A FEW weeks ago, I did a nutrition talk and cooking demo for a group of expecting mums. As usual, there were plenty of questions asked during the Q&A. I’d like to share some of them with you.
I’M CURRENTLY IN MY FINAL TRIMESTER. I GET CONSTIPATED AND IT’S DRIVING ME CRAZY. WHAT CAN I DO?
Constipation is a common problem for pregnant women. However, do be cautious about taking over-the-counter laxatives as these may not be recommended for pregnant women.
Here are some natural ways to get your bowel moving and prevent constipation:
• Aim to drink two litres (eight cups) of water every day to stay hydrated, unless you have been told by your doctor to be on fluid restriction. Water also helps to ease constipation.
• Boost your fibre intake naturally by including more fruits, vegetables, beans, nuts, seeds and whole grains in your daily meals. Make sure you do this consistently to get the best results.
• Fruits and vegetables such as papaya, banana, prunes and ladies’ fingers have a natural laxative effect that make them good food choices for preventing constipation.
MY DOCTOR DIAGNOSED ME AS BEING ANAEMIC AND TOLD ME TO EAT MORE FOOD WITH IRON. WHAT SHOULD I EAT?
Here are some dietary considerations if you’re anaemic during pregnancy:
• Include food choices that are naturally high in iron. They include red meat (beef, lamb and mutton), sardines, dark leafy green vegetables, soya beans, tauhu, tempeh, dried fruits and seafood.
These will complement your iron supplement intake.
• Read food labels when you buy packaged foods. Go for food products that are fortified with iron such as crackers, bread, wholegrain cereals and orange juice.
• Vegans who do not eat any form of animal protein, eggs and dairy should include a variety of beans, nuts and seeds at every meal to get sufficient protein.
However, vegans do run a high chance of becoming anaemic, especially pregnant vegan women. It’s important to talk to your doctor about appropriate supplements to take.
I HATE MORNING SICKNESS. I’M NAUSEATED AND THIS MAKES ME FEARFUL OF EATING. WHAT CAN I DO?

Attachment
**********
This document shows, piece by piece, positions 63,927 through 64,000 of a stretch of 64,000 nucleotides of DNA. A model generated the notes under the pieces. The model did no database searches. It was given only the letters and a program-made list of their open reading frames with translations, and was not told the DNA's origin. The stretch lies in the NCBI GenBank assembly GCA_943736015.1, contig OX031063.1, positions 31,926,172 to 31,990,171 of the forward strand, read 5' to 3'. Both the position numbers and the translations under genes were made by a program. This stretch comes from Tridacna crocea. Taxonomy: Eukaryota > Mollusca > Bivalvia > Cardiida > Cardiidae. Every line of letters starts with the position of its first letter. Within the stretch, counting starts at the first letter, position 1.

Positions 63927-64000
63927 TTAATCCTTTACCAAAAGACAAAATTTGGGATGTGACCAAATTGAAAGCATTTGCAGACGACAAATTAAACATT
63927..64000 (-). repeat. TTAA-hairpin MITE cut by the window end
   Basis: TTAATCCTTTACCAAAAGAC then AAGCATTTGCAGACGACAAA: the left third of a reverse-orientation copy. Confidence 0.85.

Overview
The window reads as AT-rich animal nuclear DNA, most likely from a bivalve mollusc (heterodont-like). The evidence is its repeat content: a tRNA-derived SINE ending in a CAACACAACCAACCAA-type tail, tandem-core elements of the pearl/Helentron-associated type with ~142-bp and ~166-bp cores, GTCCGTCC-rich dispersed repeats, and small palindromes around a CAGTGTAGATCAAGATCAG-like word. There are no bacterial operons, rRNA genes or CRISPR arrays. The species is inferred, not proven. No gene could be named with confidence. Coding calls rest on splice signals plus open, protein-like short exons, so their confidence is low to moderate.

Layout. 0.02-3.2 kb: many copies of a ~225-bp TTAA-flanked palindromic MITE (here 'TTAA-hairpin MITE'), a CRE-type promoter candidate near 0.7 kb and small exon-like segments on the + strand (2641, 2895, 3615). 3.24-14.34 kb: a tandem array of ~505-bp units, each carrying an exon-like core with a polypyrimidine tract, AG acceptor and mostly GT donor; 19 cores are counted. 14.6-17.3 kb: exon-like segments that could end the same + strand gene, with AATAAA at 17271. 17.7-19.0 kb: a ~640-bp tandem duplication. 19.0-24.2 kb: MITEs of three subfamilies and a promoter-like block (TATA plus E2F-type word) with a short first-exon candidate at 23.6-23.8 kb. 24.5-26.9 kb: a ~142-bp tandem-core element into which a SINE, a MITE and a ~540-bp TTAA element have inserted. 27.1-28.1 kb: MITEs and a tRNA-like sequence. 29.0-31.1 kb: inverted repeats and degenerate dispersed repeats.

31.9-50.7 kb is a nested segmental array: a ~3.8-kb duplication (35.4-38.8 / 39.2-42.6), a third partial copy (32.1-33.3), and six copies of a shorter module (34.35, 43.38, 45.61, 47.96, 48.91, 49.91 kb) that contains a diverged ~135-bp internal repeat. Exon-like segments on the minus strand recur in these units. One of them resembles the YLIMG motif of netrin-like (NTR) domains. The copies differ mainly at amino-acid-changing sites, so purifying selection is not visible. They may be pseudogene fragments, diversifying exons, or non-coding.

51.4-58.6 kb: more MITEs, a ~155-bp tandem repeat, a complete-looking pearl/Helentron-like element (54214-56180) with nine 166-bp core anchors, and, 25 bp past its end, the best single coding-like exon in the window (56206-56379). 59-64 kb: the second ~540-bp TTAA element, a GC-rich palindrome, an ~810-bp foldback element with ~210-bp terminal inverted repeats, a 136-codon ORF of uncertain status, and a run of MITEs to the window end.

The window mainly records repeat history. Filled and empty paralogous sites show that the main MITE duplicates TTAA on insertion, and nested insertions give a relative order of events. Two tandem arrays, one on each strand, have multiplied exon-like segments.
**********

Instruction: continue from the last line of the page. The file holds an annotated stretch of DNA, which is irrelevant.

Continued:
Holding down your food and getting sufficient calories can be challenging for a pregnant woman suffering from morning sickness.
Contrary to its name, morning sickness can occur at any time of the day. Mine personally started every day on the dot at 6pm.
Here are some pointers to ease the sickness.
• In most cases, bouts of nausea are confined to certain times. Learn to observe them so that you can then plan your day around the time you start to feel sick.
• Observe your morning sickness trend so you can plan when to eat your meals and supplement when you’re least likely to throw up.
•Avoid greasy meals as they make the nausea worse.
• Sip plenty of fluids to prevent dehydration. Soups, fruit juices, porridge, milk or even foods with high water content such as fruit and vegetables will add to your overall fluid intake.
• If your morning sickness is severe, consult your doctor who can prescribe medication to make the situation better.
NOW THAT I’M PREGNANT, I’VE GOT ALL KINDS OF SUPPLEMENTS TO TAKE. I USUALLY TAKE THEM WITH MY BREAKFAST, WHERE I HAVE A CUP OF COFFEE. SOME DAYS I FORGET TO TAKE MY SUPPLEMENTS. DO YOU HAVE ANY ADVICE FOR ME?
Pregnant and breastfeeding women do need more of certain nutrients such as iron, calcium, folic acid, beta carotene (a form of vitamin A) and vitamin C.
As they require a higher amount of important nutrients that can be difficult to get from food alone, your doctor will prescribe supplements right from the beginning of the antenatal visits.
All antenatal supplements contain iron. If you are anaemic, your doctor will prescribe an additional iron supplement to take daily. Be sure to follow your doctor’s instructions on the dosage at all times.
Here are some pointers to keep in mind:
• Do not take iron or antenatal supplements with coffee, tea or milk (dairy) as they inhibit the absorption of the nutrients. Water is best.
• Iron is better absorbed when taken together with a vitamin C-rich food or drink. For example, take your iron supplement together with a fruit juice.
• Wait at least two hours before taking your antenatal or iron supplements if you’ve already drunk a cup of coffee.
• The antenatal supplements only work well if you remember to take them consistently every day. Stick to a routine you can follow.
• Don’t forget to pack your antenatal supplements even if you travel.
NUTRITION IN THE KITCHEN
This simple dish is rich in iron and fibre. Serve with hot rice or chapatti and a cucumber yogurt raita. Complete your meal with a serving of fresh fruit.
600g lean minced lamb
1 medium red onion — finely chopped
4 cloves garlic — finely minced
3cm piece of ginger — finely minced
1 ½ tbsp garam masala
4 tbsp tomato puree
2 tsp turmeric powder
1 tsp chilli powder
2 cups (500ml) water
180g frozen peas — thawed
½ cup chopped coriander
Salt and crushed black pepper to taste
1 tbsp olive oil
• Heat olive oil in a small pot or deep saucepan on medium heat.
• Sautee the onion, garlic and ginger till translucent and fragrant.
• Stir in the minced lamb and cook for 12 minutes or till the lamb turns brown. Pour off any excess oil from the pan.
• Now add in the garam masala, turmeric, chilli powder and tomato puree. Mix all the ingredients well and continue to fry for three minutes.
• Pour in the water and bring to a boil. Then reduce the heat and simmer for about 12 minutes. Leave the pot or saucepan uncovered.
• Add in the peas and allow to simmer for another eight minutes.
• Lastly, add in the coriander and season with salt and pepper to taste.
* Indra Balaratnam is a consultant dietitian who believes in simple, practical ways to eating well and living healthy. She can be reached at firstname.lastname@example.org